“Its presence was so intense that I was compelled to grab my camera and start photographing”

Art of Seeing by Benedict Brain
With some careful angle selection, Ben captured this evocative shot while obscuring the surrounding car park. Fujifilm GFX 50R with Fujifilm GF 63mm f/2.8 R WR lens. 1/180 sec at f/8, ISO 125 (Image credit: Benedict Brain)
About Benedict Brain

Benedict Brain with camera

(Image credit: Marcus Hawkins)

Benedict Brain is a UK-based photographer, journalist and artist. He is an Associate of the Royal Photographic Society and sits on the society’s Distinctions Advisory Panel. He is also a past editor of Digital Camera Magazine, and the author of You Will be Able to Take Great Photos by The End of This Book.

Believe it or not, this image was made in a car park, on the side of the A5 in north Wales, with Llyn Ogwen to my back and looking towards Glyder Fawr. I was en route to run a workshop for The Royal Photographic Society in and around Llyn Idwal, in the shadow of the Devil’s Kitchen. It’s one of my favourite parts of the world, and the perfect setting for a workshop called ‘A Sense of Place’. 

I was running early, so I pulled over to finish my coffee, and to take a peaceful, solitary moment before the workshop began. The weather wasn’t looking great. While sipping my coffee and contemplating the wet day ahead, I noticed the rock you can see in this image. Its presence was so intense that I was compelled to grab my camera and start photographing. Its sheer volume and wetness resonated with the vibe of the wider area, and spoke to the sense of place I feel when I’m in the Welsh mountains. 

By carefully selecting the right angle, I was able to arrange a composition that obscured any sign of the car park or the A5 beyond. The mist created a wonderful sense of depth and separation between the foreground and background.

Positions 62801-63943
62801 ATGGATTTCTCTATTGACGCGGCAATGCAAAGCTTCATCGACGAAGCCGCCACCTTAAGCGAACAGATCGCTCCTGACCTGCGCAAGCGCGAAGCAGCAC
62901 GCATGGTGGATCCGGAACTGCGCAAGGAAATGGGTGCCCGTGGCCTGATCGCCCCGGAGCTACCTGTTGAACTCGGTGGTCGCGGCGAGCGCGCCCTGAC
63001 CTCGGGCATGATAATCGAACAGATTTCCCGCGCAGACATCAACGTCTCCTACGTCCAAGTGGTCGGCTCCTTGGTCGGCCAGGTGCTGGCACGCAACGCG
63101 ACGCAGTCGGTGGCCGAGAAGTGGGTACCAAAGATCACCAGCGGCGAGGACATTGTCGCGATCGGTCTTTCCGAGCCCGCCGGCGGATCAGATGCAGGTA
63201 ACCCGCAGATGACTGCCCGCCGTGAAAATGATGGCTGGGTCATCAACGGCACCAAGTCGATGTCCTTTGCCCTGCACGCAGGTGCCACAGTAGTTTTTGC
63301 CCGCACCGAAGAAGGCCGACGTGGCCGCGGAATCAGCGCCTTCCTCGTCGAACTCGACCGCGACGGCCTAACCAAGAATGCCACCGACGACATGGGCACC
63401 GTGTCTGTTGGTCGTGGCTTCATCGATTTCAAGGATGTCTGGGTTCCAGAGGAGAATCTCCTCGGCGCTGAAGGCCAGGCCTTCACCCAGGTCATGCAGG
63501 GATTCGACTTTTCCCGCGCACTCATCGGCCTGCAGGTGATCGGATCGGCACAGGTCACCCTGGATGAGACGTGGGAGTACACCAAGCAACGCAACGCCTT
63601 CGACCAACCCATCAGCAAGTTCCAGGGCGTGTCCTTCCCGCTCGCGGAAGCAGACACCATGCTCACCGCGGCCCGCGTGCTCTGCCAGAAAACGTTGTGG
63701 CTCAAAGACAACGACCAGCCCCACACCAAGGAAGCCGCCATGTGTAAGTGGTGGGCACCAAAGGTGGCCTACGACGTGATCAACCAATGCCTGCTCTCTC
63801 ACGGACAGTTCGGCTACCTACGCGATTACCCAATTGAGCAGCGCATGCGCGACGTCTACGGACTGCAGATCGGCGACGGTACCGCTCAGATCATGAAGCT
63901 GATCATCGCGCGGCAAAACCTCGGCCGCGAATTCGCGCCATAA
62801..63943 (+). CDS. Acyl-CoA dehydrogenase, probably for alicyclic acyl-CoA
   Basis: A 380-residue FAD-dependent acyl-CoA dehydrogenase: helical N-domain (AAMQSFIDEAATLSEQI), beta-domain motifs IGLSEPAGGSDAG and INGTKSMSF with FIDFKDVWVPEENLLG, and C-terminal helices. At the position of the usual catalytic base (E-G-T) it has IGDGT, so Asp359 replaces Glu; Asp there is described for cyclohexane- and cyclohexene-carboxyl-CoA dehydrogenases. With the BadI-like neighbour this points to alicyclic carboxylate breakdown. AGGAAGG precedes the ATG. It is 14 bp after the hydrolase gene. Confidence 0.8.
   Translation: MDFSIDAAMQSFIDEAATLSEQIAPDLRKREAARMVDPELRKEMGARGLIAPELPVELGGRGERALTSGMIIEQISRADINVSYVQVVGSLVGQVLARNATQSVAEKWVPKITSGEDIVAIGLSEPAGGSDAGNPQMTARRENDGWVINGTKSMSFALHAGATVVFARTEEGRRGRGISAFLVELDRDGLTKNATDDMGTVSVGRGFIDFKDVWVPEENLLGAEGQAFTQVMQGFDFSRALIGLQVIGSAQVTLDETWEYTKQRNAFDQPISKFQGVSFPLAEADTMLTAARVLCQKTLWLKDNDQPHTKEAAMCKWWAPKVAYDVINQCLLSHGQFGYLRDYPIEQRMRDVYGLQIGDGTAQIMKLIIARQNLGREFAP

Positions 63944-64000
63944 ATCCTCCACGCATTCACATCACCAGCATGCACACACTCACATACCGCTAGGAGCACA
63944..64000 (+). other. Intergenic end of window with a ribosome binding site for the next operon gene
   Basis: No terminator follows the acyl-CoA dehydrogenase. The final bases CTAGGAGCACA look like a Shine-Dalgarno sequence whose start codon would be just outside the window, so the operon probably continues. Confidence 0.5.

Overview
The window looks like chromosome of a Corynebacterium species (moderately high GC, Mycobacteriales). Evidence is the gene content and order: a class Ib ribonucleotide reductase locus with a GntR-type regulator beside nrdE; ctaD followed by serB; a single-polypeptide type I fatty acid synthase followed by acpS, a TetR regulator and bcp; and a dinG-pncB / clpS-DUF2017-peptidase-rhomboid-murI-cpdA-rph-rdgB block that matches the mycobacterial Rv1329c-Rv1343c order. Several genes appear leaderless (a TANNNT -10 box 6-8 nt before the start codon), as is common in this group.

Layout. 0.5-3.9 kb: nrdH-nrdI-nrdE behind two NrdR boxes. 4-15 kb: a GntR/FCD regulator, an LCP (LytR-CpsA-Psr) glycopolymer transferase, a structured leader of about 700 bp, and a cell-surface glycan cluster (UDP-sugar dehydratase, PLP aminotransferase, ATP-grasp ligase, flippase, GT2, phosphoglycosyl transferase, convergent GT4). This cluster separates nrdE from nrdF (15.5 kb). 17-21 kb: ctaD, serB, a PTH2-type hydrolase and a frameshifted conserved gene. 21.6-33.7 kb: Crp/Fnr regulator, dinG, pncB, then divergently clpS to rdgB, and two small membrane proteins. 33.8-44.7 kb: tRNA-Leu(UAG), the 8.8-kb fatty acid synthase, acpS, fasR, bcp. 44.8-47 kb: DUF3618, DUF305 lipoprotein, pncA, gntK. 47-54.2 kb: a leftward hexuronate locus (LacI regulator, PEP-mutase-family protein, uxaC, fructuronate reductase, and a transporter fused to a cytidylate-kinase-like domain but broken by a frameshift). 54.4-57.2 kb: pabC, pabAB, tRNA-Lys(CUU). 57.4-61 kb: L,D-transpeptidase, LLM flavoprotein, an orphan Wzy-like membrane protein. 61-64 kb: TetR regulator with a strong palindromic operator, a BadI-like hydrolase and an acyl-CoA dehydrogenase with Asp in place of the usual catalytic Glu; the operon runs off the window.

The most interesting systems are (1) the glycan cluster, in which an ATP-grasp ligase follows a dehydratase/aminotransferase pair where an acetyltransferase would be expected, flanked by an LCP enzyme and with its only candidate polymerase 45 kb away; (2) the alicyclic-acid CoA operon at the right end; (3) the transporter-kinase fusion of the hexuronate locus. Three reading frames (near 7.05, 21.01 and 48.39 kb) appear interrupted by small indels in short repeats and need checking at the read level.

The rock has a presence in the frame that echoes how it made me feel at the time. I enjoy the idea that it is composed to give the impression it could have been taken in the remote wilds during an epic adventure. Such deception. However, as humanity’s relationship with nature and the environment is a core theme that underpins much of my practice, I also made images that included the rock, the car park and the road. These are arguably more interesting images, albeit more bland aesthetically speaking. 

Perhaps it’s odd, but I feel that the workshops could have been just as effectively run at this stop-off point – but then, who would want to attend a workshop in a car park?

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Benedict Brain

Benedict Brain is a UK based photographer, journalist and artist. He graduated with a degree in photography from the Derby School of Art in 1991 (now University of Derby), where he was tutored and inspired by photographers John Blakemore and Olivier Richon, amongst others. He is an Associate of the Royal Photographic Society and also sits on the society’s Distinctions Advisory Panel.

Until July 2018 Benedict was editor of Britain’s best-selling consumer photography magazine, Digital Camera Magazine. As a journalist he met and interviewed some of the world’s greatest photographers and produced articles on a wide range of photography related topics, presented technique videos, wrote in-depth features, curated and edited best-in-class content for a range of titles including; Amateur Photographer, PhotoPlus, N-Photo, Professional Photography and Practical Photoshop. He currently writes a regular column, The Art of Seeing, for Digital Camera magazine.